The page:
Employees Release Statement on Caregiver Support

By JOE KOTTKE

More than 280 Fordham employees signed and sent a statement regarding COVID-19 and carework on Tuesday, Aug. 4, addressing Fordham’s “lack of attention to race, class and gender disparities among employees” in its reopening plan.

The statement highlights the absence of support for employees who have become caregivers during the pandemic, saying that the unpaid role falls “disproportionately upon female and economically disadvantaged employees.”

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  • Over 280 Fordham employees signed this statement expressing concern that Fordham's reopening plan lacks necessary measures to support caregivers among the faculty and staff who have faced unique challenges during the pandemic, as well as worries that the plan exhibits a general disregard for race, class and gender disparities between employees.

    COURTESY OF CAREY KASTEN

  • Over 280 Fordham employees signed this statement expressing concern that Fordham's reopening plan lacks necessary measures to support caregivers among the faculty and staff who have faced unique challenges during the pandemic, as well as worries that the plan exhibits a general disregard for race, class and gender disparities between employees.

    COURTESY OF CAREY KASTEN

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“For most of us, in-person teaching seemed insurmountable,” Carey Kasten, associate professor of Spanish, said.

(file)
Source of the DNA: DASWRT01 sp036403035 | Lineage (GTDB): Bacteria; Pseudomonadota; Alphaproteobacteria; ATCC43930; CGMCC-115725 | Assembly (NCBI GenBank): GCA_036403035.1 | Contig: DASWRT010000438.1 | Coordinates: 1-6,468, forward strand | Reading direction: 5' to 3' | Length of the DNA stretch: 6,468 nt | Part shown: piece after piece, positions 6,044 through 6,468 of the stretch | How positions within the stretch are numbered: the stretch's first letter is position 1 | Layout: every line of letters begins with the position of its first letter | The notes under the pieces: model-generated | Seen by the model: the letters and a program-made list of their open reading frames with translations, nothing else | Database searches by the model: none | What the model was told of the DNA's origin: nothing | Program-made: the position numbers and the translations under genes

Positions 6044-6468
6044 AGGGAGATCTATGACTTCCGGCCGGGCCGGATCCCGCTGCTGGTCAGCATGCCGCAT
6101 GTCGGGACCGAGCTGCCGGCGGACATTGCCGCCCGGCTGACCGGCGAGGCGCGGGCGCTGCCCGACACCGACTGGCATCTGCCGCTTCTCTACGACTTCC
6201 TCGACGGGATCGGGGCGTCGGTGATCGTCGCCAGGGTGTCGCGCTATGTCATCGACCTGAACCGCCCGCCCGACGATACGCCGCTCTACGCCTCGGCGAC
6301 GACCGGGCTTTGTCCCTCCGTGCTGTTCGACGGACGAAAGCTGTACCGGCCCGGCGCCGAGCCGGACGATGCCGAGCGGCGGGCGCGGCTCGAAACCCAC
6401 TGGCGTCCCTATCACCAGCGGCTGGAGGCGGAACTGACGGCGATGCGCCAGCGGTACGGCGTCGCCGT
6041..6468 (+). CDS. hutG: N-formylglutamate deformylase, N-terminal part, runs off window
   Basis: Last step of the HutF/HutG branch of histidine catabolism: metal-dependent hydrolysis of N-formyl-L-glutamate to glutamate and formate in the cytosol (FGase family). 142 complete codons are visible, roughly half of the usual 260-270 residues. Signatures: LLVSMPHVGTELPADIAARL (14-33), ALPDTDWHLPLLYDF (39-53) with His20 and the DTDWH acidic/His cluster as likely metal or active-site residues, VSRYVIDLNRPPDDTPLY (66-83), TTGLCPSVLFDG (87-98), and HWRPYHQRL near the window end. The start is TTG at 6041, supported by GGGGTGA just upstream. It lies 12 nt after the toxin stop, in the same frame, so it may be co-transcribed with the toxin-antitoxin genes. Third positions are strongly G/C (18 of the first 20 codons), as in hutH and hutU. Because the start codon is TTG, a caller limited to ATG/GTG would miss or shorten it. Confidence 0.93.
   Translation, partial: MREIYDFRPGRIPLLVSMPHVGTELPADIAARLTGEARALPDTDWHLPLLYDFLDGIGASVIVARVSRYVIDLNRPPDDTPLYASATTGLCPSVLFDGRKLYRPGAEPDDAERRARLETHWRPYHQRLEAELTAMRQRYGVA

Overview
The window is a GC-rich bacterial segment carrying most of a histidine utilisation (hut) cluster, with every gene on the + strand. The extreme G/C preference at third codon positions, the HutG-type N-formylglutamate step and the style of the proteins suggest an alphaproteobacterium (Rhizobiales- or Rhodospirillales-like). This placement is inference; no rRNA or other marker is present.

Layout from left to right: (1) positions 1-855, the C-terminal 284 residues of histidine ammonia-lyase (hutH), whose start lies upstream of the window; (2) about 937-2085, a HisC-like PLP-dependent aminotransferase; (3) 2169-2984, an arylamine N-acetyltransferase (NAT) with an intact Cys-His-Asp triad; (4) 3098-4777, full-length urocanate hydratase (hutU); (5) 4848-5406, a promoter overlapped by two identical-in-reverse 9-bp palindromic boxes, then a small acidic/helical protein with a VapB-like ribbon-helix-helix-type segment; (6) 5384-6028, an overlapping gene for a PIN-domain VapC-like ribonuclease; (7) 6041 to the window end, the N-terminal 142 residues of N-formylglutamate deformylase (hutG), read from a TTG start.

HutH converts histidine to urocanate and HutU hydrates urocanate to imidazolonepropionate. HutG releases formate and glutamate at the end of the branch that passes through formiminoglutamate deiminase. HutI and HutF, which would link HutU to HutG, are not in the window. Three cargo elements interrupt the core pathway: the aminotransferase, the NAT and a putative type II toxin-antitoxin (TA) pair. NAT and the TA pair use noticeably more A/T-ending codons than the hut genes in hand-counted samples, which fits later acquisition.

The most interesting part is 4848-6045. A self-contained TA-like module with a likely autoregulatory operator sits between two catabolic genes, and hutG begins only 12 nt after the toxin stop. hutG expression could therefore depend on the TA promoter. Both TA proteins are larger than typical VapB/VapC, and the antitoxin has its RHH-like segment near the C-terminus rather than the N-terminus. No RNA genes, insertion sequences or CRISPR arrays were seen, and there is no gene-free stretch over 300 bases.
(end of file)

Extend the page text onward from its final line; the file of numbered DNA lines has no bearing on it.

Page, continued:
How to teach on campus when our children are home and in need of help to login to virtual classes? How to hire a sitter during a pandemic, when you do not know the number of hours/which days your child will be in school (not to mention questions of exposure and contact tracing)? There were and still are many questions of this nature.”

Fordham employees with children will be balancing their students and their families’ education this semester. The NYC Department of Education’s fall plan lays out a hybrid model where students will be spending the majority of the school week learning remotely at home. Many schools will not reopen in-person, leaving parents responsible for providing care for at-home students. 

Others are also caring for elderly or disabled family members who may have been impacted by COVID-19.

“Our group shared feelings of failure and despair around their multiple caregiving roles: we felt torn between our students and our families and our communities, and devastated and afraid that we couldn’t give any one of those important roles all the attention,” Margaret Schwartz, associate professor of communication and media studies, said. 

The email was sent to University President Rev. Joseph M. McShane, S.J., Provost and Senior Vice President for Academic Affairs Dennis Jacobs, Vice President for Human Resources Kay Turner, Vice President for Mission Integration and Planning Michael C. McCarthy, S.J., and the deans at both Lincoln Center and Rose Hill.

Our group shared feelings of failure and despair around their multiple caregiving roles: we felt torn between our students and our families and our communities.”

— Margaret Schwartz, associate professor of communication and media studies

Organizing began in March through a listserv, an email list communication, where faculty and administrators shared their situations. “We acknowledged how much we all were struggling with the challenging situation of caring for small children at home while also teaching full-time,” Kasten said.